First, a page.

7 Vacation Spots in Georgia
Bless my soul, you haven’t heard of Georgia’s seven wonders? It’s OK, even though I’m a southern girl, I didn’t hear about some of these vacation spots in Georgia either until I started travel writing a few years ago. So here I am spilling the beans again about lesser-known, but AH-MAZING vacation destinations and I’m completely obsessed with this list of family vacation ideas …..
Back in the day, (1926 to be exact), a newspaper journalist asked the state librarian what Georgia’s most stunning physical features were. She responded and her list was published in a Georgia magazine. The list was revised and placed in the Atlanta Journal Constitution in 2001. Let’s get on with that list, shall we?
It’s ironic that I have fallen so in love with the Okefenokee Swamp. You see, I grew up living very close to it, but as a young kid, I didn’t think much about it. In my twenties, a friend was visiting the Georgia coast from Arizona and begged me to take them back to my childhood town for a tour of the Okefenokee. I couldn’t understand why they were so excited. I then saw (through their eyes) the uniqueness the Okefenokee Swamp and how special it truly is.
Walking up to the welcome center, three large alligators laid sunning themselves on the sidewalk, a mere four feet from us. My friend was ecstatic to be so close to their first, in-real-life alligator. “You’ve never seen an alligator before?” I asked. Oh yeah, everyone doesn’t have these gargantuan creatures lurking around like we southerners do.
There’s so much more to see than scary alligators, though. Take a 45-minute boat tour or a train tram through the black swamp and see for yourself what other wildlife is busting out. I mean, the Okefenokee swamp contains beavers, snakes, beautiful birds, black bears, otters, water turkeys, and more.
I found out that festivals and activities go on throughout the year and recently, a friend and I took our daughters on a trip to the Okefenokee Swamp Pioneer Day. Fascinating teachers showed us the old-fashioned ways of soap making, blacksmithing, arrowhead artifacts, and palmetto crafts. I was especially intrigued by the history of its first Native American inhabitants and the families that later moved to the island as well.
My favorite part of this fabulous vacation spot in Georgia was checking out the old 1800s homestead owned by one of those families who experienced tragic history with those Indians. Let’s just say the word ‘massacre’ is part of the story. Ekkk!
See, there’s this thing called the Okefenokee National Wildlife Refuge that stretches across south Georgia nearly half a million acres. The Swamp Park is just a small entry, giving all of us a glimpse so that we can have an appreciation for the wildlife, natural beauty, and culture of the “Land of the Trembling Earth,” a name given by the Seminole Indians. You can:
- Jump on the railroad tour and go back in time to Pioneer Island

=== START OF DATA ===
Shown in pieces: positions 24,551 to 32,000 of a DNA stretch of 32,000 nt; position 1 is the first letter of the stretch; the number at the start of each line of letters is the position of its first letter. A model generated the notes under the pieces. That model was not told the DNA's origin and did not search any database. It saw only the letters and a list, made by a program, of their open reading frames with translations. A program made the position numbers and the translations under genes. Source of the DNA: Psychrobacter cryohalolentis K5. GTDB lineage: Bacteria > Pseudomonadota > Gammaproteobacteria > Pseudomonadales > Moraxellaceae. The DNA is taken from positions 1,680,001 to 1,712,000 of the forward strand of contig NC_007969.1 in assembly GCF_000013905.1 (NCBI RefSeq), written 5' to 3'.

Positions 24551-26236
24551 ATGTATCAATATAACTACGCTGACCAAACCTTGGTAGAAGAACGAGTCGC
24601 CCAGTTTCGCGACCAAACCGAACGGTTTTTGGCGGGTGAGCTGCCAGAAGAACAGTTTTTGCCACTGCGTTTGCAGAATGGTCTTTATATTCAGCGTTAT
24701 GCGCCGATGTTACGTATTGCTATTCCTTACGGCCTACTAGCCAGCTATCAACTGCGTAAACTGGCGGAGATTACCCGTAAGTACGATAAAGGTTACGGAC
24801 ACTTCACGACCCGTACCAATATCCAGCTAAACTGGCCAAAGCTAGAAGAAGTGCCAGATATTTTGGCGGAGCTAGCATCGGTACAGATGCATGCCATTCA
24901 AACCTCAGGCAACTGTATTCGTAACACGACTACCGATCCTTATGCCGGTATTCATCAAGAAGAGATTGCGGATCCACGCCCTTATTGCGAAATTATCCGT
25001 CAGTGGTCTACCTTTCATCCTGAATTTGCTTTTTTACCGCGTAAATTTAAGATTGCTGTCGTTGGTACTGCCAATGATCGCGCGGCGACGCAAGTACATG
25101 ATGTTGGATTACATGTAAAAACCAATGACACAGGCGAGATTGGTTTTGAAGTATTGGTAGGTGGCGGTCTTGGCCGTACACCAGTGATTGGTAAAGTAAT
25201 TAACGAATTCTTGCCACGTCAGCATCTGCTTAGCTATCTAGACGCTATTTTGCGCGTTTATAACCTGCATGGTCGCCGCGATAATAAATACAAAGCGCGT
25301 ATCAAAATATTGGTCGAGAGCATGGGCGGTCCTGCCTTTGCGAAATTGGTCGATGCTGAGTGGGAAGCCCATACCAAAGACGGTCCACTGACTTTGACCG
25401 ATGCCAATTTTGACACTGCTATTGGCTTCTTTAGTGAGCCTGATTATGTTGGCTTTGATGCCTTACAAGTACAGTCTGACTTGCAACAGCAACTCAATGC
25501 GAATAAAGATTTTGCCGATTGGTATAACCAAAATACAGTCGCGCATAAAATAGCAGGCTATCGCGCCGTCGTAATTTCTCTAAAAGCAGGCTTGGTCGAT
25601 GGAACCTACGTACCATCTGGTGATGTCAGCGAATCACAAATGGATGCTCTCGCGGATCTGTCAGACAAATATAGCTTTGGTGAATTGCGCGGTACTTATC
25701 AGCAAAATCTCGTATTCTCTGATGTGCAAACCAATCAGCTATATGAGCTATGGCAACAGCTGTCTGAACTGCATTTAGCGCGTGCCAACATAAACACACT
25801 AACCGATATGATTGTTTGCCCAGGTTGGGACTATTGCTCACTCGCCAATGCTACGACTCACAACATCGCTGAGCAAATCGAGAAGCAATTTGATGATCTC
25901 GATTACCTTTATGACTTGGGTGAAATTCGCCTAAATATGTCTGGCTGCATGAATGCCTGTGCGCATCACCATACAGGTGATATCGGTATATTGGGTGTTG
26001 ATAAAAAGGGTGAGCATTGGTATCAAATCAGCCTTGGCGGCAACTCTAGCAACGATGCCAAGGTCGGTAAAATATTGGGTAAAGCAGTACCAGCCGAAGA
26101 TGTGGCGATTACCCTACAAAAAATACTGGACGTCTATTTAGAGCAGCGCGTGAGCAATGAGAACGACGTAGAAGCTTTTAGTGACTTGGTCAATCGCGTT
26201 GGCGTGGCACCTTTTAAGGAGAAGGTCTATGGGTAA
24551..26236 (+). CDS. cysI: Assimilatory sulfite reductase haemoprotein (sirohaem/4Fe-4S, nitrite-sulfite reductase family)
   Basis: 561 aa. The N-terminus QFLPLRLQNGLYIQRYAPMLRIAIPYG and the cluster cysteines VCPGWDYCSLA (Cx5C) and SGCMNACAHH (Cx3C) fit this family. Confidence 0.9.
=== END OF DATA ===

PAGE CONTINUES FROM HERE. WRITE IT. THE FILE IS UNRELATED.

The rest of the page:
- Keep your eyes on nature with the live animal show
- Take a primitive adventure walk to the Observation Tower
- See the Alligator, Otter, and Turtle habitats
- Take a guided boat tour through the Seminole Indian waterways
- Visit the bear observatories
- Touch “Ole Roy” the big, bad stuffed alligator
- Walk “into” the Okefenokee on the boardwalk
- Visit the Nature Center
- Check out the Swamp Building
- See what’s in the Living Swamps Exhibit
- Experience the Pogo Possum mascot creation and creator, Walt Kelly
- Try out the Snack Shack (Yes, a gator burger is on the menu)
- Ride the Light Show Train (during Christmas holidays)
Here’s a link to a printable coupon to use along with the park’s holiday close dates. If you live in one of the eight surrounding counties of the Swamp, here’s a link to a local’s printable coupon. Fabulous photos and video are on the Swamp’s Instagram.
Bonus: There are people milling around but I’ve never witnessed excessive crowds or ridiculous lines, and the welcome center is fabulous. The Okefenokee is within an hour of Georgia beaches as well.
It kills me that I didn’t hear about Georgia’s Little Grand Canyon as one of the most unique vacation spots in Georgia until a couple years ago. Look at the jaw-dropping view! The history of the way that the canyon came to be is especially interesting as well. I also love how you can’t tell secrets while you’re hiking through the canyon. What?
Providence Canyon was formed quite by accident. Yes, there has been some natural erosion over the years (and continues to be), but this unusual masterpiece was created by poor land management in the 1800s. A combination of specific farm practices, lots of sand, and a lack of natural vegetation caused the sand to slide downhill and form the gullies – up to 150 feet deep. These days, it’s the multicolored sand layers (pink, orange, red, and purple) that paint such a gorgeous picture against the green trees and blue sky.
Hike one of the many trails, take a picnic, or pitch a tent in the backcountry campground. Providence Canyon does not have RV camping, though. RVers can travel eight and a half miles west of the canyon and stay at Florence Marina State Park. Oh, and the word is that you don’t want to be sharing your deepest, darkest secrets while walking through the floor of the canyon because your voice echoes throughout and can be heard loud and clear from the top of the canyon’s rim. Be careful with that, y’all.
Bonus: The crowds haven’t heard about Providence Canyon except for serious hikers and backpackers. Yay!
Early on, Warm Springs Georgia found its fame when settlers heard about the healing waters that the Iroquois and Creek Indians had been taking their sick people to for years. In the 1800s, the town boomed with resort amenities surrounding the springs, but it wasn’t until Franklin Delano Roosevelt (he wasn’t the president yet but a politician and wealthy businessman at the time) visited in 1924 and fell in love with this town in Middle Georgia, that this little community gained more wealth and attention as one of the most desirable vacation spots in Georgia.